Men vs Women: Saving money and spending habits
This is Part 10 of the series Money on Your Mind, a blog series created to tell you exactly what you need to know about your brain and your spending habits in a straightforward, simple format.
How Friends and Family Influence Your Spending
If your friends jumped off a cliff, would you? The way your decisions are affected by social pressure is well documented and also can have a role in how you spend and save your money.
Let’s say you get into an elevator. Something feels slightly off and you notice that instead of facing the door, every person in the elevator is facing the back of the elevator in silence. Do you decide to be the only one to face the elevator door or do you decide to face the back of the elevator like everyone else?
It turns out, the majority of people would face the back of the elevator and fit in with the rest of the crowd. This situation is definitely lower stakes than jumping off a cliff and is actually the setup for a famous test called the “Elevator Experiment.” It demonstrates a cognitive bias called the Conformity Bias, which details that people tend to compare themselves to others to judge how appropriate their own actions are.
Wanting to fit in and avoid being the odd one out are natural instincts of humans, especially with the widespread social pressure that social media can amplify. Being accepted can bring validation that you are doing the right thing. Going back to our primal instincts, fitting in with a pack can foster a feeling of safety and security.
People are known to relax and let their guard down around individuals they feel accepted by and trust. This makes people more susceptible to being swayed by others’ opinions and actions. While this urge to belong arises from the human need for survival and self-preservation, it can hurt your saving habits.
For example, if you typically spend a reasonable $10 on your average t-shirts, but you notice many of your friends spending $20 to $50 on theirs, you might feel the need to start splurging on a few more expensive clothing items than before. Similarly with technology, if your friends or family always have the newest iPhones, while you still have the iPhone 6, chances are you will feel out of date and wish you had the new model, too.
Nevertheless, cutting off all ties with your friends and becoming a recluse is not the solution. Having friends doesn’t mean that you will automatically spend more. Friends with strong, shared values have the ability to resist urges to give in to temptations when they do it together. For example, you might feel more compelled to follow a healthy diet if your friend is eating healthy because you are in it together. Yet again, the effectiveness of resisting temptation is only as strong as both of your inhibitions. The support of a friend makes it more likely to give in if you are also indulging together.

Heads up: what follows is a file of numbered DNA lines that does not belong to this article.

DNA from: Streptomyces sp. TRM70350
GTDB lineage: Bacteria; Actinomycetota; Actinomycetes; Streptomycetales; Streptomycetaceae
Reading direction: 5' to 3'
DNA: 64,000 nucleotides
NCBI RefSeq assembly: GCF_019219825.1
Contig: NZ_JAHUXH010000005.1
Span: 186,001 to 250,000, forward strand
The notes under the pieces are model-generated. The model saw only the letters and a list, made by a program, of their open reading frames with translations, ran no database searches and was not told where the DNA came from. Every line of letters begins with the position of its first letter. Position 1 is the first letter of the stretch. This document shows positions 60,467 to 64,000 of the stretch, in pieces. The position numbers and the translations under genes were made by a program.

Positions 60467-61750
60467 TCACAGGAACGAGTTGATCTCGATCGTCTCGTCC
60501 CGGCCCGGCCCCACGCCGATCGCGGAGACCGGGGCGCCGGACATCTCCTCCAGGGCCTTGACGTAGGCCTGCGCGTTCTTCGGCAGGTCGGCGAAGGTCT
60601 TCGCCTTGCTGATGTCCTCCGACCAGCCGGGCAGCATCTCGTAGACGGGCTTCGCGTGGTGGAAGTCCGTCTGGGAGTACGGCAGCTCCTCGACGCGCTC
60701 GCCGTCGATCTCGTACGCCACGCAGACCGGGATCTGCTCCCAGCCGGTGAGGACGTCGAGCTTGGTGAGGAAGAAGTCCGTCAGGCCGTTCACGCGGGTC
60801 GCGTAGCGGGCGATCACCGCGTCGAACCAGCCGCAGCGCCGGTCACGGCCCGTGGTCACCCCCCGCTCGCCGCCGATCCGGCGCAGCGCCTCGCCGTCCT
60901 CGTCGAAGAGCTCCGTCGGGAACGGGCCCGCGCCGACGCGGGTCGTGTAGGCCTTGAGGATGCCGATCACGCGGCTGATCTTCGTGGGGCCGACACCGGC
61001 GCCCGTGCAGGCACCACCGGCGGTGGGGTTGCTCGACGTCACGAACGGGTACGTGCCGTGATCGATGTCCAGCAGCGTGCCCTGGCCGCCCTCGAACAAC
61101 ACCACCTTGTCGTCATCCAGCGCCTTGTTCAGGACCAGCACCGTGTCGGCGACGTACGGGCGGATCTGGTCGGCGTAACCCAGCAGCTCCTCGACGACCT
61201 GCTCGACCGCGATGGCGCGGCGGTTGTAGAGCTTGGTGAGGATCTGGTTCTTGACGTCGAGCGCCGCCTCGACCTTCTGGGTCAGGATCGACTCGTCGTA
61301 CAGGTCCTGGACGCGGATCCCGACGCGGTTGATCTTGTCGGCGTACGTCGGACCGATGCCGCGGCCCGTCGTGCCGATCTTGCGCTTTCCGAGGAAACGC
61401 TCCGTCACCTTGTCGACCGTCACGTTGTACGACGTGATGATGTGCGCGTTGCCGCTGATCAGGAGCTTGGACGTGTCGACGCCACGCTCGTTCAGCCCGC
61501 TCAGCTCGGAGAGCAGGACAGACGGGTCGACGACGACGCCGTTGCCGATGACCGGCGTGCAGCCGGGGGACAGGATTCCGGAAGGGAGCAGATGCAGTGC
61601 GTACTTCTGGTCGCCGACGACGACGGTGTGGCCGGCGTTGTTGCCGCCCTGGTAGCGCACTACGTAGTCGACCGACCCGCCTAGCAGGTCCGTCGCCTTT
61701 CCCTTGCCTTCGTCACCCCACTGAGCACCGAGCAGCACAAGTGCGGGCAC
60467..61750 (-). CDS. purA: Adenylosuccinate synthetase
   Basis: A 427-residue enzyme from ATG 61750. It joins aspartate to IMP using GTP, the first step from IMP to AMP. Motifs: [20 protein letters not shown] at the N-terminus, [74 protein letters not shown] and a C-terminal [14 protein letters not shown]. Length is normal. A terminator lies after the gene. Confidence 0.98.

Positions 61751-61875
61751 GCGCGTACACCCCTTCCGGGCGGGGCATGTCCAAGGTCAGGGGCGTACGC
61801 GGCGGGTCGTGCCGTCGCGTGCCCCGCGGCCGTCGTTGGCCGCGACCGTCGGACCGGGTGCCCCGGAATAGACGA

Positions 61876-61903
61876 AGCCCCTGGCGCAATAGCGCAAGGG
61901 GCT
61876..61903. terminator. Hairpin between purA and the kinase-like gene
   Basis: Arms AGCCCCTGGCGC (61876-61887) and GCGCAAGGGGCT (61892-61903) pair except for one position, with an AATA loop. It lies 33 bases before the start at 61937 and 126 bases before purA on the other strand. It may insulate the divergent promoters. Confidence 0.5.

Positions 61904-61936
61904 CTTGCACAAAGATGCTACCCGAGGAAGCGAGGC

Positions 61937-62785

The Difference Between Men and Women When it comes to spending
Not everyone will experience this feeling of social pressure, and results can vary based on the nature of your friends and your value of materialism. Yet, men and women have been shown to be affected differently by the presence of friends while shopping.
A 2011 study reveals that there are mainly two types of consumers: agency-oriented and communion-oriented. Men tended to overwhelmingly make up agency-oriented individuals, who strive for individuality and aim to highlight their distinction from others. Females, who make up most of the communion-oriented individuals, are the opposite and tend to focus on unity and connecting themselves with others. This relationship can be summarized as agency-oriented individuals’ attempt to “get ahead,” while communion-oriented individuals endeavour to “get along.”
This study concludes that agency-oriented consumers tended to spend more when they shop with a friend than when they shop alone, while communion-oriented shoppers spent slightly less in the presence of a friend. Generalizing this statement based on the findings of the research of gender and type of consumer, men are more inclined to spend more when they shop with a friend than women.
While this overarching result goes against the stereotypical idea that women tend to be shopaholics, this finding may still be a product of stereotypes. People are more likely to act in line with stereotypes while they are in public, which can explain the actions of both types of consumers. Agency-oriented consumers tend to spend money and purchase more items in order to promote a distinguishable, positive public image. On the other hand, communion-oriented shoppers try to avoid standing out and tend to be more modest, restraining their usual purchasing habits.
Regardless of your gender, you can likely find yourself in one of these two categories and it is very important for you to take care of your money. Nova is a free gamified financial app which here to help you take contol of your finances today!